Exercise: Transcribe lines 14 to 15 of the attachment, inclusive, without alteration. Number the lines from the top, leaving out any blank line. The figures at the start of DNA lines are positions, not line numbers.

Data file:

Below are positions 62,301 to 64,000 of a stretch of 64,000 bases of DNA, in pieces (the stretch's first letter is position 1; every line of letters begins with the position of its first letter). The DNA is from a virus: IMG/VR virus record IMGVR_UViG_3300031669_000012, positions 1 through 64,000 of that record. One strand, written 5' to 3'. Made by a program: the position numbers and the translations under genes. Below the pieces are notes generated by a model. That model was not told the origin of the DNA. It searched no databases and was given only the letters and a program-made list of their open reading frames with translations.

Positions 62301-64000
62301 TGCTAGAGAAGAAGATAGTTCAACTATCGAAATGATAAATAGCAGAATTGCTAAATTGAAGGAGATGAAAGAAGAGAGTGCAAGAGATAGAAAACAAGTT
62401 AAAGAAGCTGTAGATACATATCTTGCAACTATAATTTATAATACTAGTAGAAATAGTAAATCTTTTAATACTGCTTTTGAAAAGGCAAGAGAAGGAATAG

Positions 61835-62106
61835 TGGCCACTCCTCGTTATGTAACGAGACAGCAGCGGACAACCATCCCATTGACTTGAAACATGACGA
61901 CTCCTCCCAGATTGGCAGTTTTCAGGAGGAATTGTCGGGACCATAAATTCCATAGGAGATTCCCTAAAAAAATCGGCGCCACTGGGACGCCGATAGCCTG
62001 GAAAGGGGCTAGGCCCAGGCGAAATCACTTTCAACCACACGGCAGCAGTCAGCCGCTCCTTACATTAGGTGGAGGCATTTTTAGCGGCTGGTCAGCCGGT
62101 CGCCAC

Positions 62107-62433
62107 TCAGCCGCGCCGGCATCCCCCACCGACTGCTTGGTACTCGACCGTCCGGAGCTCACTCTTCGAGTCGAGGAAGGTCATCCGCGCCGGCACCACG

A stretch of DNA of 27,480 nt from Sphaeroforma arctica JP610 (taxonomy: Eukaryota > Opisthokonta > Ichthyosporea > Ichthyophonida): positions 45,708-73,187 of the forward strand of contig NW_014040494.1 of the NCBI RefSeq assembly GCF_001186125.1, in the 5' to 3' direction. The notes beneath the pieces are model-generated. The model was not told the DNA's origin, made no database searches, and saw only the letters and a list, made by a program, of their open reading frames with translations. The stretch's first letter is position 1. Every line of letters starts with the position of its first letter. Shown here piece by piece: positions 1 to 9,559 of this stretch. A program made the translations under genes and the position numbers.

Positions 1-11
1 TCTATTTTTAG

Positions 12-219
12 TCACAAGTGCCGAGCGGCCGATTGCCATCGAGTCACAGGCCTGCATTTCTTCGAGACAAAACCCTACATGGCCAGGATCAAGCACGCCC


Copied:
1 TCTATTTTTAG

Positions 12-219